Use tiles to explore Prime and Composite!

Hey there! I can't believe it's already Thanksgiving. Happy Thanksgiving to all of you.

Wow, this week is just packed with new learning before the kids are off! We are studying prime and composite numbers in group. Today, we did a great investigation using tiles. For this activity, you'll need a multiplication table and tiles. I also used my Prime and Composite Task Cards

Before we started, we talked about what an array is and how building arrays can help us identify prime and composite numbers. We can see the number of rows times the number of columns and the number of columns times the number of rows. 


An example of an array is below.

column x row 
6 x 3
row x column
                                           3 x 6

Here's our prime and composite question.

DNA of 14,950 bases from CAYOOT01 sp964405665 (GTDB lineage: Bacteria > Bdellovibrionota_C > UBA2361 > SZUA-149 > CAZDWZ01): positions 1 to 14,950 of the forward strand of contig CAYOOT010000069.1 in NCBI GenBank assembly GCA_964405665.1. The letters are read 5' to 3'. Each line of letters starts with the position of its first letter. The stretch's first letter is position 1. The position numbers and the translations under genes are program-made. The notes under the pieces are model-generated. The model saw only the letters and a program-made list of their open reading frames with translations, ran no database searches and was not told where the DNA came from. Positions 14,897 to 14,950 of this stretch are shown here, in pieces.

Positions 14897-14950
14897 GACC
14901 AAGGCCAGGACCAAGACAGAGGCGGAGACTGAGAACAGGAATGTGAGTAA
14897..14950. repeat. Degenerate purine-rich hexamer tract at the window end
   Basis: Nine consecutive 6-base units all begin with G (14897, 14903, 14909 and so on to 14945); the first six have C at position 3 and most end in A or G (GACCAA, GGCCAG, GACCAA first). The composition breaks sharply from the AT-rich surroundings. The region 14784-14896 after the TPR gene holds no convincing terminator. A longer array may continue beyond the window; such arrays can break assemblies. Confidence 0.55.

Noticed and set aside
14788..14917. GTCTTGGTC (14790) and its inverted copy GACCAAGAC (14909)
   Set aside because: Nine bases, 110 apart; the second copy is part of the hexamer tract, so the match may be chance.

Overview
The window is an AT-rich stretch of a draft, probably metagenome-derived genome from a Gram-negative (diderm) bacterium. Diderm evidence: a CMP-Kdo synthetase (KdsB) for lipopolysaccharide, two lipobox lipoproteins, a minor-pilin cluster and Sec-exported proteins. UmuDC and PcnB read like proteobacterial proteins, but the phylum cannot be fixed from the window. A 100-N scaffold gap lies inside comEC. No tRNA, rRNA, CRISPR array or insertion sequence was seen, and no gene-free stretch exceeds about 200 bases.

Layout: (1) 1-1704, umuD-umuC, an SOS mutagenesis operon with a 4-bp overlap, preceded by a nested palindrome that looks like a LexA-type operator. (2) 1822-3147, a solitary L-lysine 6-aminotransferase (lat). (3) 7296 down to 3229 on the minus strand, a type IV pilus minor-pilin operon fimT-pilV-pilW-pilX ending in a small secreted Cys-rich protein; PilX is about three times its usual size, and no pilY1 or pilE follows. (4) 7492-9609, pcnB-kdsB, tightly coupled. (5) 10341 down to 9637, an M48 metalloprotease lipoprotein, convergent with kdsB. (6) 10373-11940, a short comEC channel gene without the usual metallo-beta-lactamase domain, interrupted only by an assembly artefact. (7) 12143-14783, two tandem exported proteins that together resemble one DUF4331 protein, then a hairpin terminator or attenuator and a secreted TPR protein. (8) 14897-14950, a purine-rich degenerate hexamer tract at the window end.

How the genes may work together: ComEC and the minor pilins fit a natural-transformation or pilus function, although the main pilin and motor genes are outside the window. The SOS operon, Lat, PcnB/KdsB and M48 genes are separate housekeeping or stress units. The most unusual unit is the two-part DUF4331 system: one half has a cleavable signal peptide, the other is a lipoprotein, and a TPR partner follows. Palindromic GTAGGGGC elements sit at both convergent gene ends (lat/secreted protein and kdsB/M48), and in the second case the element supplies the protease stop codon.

I passed out 16 tiles to each student and let them build different arrays. After a student discovered an array, we wrote the factors together on a sticky note.

So, we discovered that the number 16 is composite because it is composed of more than two factors: 1, 16, 2, 8, and 4. The kids had fun manipulating the tiles! As a follow up to the tiles, we identified the factors of 16 on the multiplication table: 2 x 8 = 16 and 4 x 4 = 16. 

Then, we investigated the number 7. Is 7 prime or composite? 

Here's our work. 

We discovered that 7 is prime. Check out the incomplete arrays the students built. We talked about examining if a number is divisible by 2 or divisible by 3. We grabbed 2 tiles at a time and it didn't make a complete array. Then, we grabbed 3 tiles at a time and it didn't make a complete array.

Hope this can add to your math discussion. Have fun identifying more prime and composite numbers!